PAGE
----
My cousin Shelley posted a staff picture from Assiniboine School from back in the 1970s on Facebook yesterday; I was probably in Grade 3 or 4 when this was taken. Memories came flooding back from that time, good and bad. Among these men and women are my grades two, three, four, five and six teachers. Mrs. Barabash, who taught me in grade one, must have cycled out from the school at this time.
Those school years were very different than what we know today. Corporal punishment was widely accepted and used within school walls. Actions of certain teachers - and by no means all - would be deemed criminal today. Imagine a teacher throwing a wood handled blackboard brush across the room right at the head of a 9 year old student. It happened, and I remember both the teacher who threw it and the student who felt it. Imagine a group of students in grade four who failed a poetry exam being marched into the utility room and getting "the strap", three or four swats on each hand. Yes, this happened, too, and I remember both the teacher and at least one student who felt it - me.
To be honest, those are the only negative associations that bubble to the top for me. I'm sure there are others lingering below the surface, but they are supplanted by other memories that are more positive.
I loved the school, its flowing and well manicured lawns. The monkey bars in the playground were a favourite spot during recess and lunch hour. We spent hours at the teeter totters (it feels weird spelling that out) and spinning each other on the merry-go-round.
Play Day was something that I always looked forward to in June, a full day of friendly competition with our neighbours from Victoria School. The vast school yard was filled with activities, games, the quest for ribbons, and students and teachers. Potato bag races, track and field events, and myriad challenges and games brought us all together as we anticipated the end of the school term and the start of summer.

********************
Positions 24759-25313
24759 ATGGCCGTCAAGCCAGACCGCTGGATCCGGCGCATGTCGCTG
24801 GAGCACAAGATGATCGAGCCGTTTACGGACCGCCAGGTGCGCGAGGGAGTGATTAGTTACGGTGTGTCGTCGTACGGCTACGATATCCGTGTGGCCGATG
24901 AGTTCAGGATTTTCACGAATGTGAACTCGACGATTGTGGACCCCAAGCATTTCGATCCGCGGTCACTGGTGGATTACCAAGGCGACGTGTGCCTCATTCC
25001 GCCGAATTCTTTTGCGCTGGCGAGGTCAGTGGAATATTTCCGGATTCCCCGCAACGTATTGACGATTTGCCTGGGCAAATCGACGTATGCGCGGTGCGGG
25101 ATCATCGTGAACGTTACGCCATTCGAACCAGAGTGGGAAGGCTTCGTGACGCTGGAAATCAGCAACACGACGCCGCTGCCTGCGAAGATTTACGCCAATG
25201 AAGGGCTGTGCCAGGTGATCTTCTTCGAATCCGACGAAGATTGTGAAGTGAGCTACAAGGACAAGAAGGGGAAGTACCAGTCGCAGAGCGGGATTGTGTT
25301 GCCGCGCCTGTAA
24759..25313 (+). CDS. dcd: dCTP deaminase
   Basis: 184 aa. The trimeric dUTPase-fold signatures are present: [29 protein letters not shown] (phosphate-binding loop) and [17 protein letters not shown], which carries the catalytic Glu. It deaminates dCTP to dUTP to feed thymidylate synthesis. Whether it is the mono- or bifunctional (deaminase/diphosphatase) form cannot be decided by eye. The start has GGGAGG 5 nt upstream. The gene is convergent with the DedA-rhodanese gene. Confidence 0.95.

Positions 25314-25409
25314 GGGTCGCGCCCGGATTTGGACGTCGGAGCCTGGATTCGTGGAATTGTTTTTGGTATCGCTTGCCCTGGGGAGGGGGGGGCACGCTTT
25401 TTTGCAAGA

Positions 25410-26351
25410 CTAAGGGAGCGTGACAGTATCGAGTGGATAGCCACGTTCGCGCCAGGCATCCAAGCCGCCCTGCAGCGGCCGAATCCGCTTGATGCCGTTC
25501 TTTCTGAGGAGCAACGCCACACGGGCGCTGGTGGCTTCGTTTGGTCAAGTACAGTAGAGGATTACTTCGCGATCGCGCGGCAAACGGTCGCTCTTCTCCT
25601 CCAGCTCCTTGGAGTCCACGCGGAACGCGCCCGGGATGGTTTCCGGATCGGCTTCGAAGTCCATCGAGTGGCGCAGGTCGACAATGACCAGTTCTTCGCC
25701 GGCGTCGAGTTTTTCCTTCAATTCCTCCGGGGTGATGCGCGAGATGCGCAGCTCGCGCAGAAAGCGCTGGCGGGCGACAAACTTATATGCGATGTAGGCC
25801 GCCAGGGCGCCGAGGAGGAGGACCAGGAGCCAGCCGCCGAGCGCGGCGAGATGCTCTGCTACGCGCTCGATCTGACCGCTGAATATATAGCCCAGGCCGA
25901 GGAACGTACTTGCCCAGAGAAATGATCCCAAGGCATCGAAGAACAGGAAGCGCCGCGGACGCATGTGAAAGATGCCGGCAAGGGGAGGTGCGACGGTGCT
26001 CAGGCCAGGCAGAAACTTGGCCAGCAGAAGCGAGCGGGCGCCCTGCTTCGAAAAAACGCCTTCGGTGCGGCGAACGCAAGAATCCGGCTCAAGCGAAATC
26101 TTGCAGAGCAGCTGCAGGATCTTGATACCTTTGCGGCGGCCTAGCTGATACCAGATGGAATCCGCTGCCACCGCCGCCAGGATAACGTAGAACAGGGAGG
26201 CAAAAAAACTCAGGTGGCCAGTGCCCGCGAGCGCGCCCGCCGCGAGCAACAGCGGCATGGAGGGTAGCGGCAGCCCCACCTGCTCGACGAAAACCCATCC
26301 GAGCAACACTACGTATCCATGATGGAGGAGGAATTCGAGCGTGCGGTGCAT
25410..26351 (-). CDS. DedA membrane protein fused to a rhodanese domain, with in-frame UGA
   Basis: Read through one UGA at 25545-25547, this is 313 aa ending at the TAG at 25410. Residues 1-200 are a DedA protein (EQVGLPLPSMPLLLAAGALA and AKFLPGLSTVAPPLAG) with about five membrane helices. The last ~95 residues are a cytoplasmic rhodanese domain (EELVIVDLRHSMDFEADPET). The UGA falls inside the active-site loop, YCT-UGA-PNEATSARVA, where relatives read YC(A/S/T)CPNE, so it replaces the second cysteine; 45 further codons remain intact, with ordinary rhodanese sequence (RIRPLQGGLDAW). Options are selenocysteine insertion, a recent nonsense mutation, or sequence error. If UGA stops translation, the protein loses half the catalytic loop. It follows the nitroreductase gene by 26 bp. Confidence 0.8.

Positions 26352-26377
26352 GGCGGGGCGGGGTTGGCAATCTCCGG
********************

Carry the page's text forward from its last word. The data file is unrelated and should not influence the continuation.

There was a rule at Assiniboine School that students were not allowed to use the front doors; we had to use the side door. According to the principal, George Schafer (d. 2014), graduating from grade six was a great honour and achievement. You were allowed to use the front door only on your very last day as you graduated to junior high school. I remember the special feeling of accomplishment that came with walking through those doors.
I remember the fear we had of the guy who lived next door, over the tall fence. As kids, legends grow tall and menacing. We were convinced that he was this mean and nasty old man who would eat us alive if an errant ball ended up in his yard. In reality, Mr. Havorka, "Steamer", was a lovely guy who didn't deserve the qualities that we created from the other side of the fence.
The last few times I walked by Assiniboine School, it was a crumbling shell of what it used to be. The yard was overgrown and the building was boarded up, like a relic of yesteryear, cast aside and forgotten. Buildings and school yards may crumble into dust, but the memories they generated will remain in all of us.
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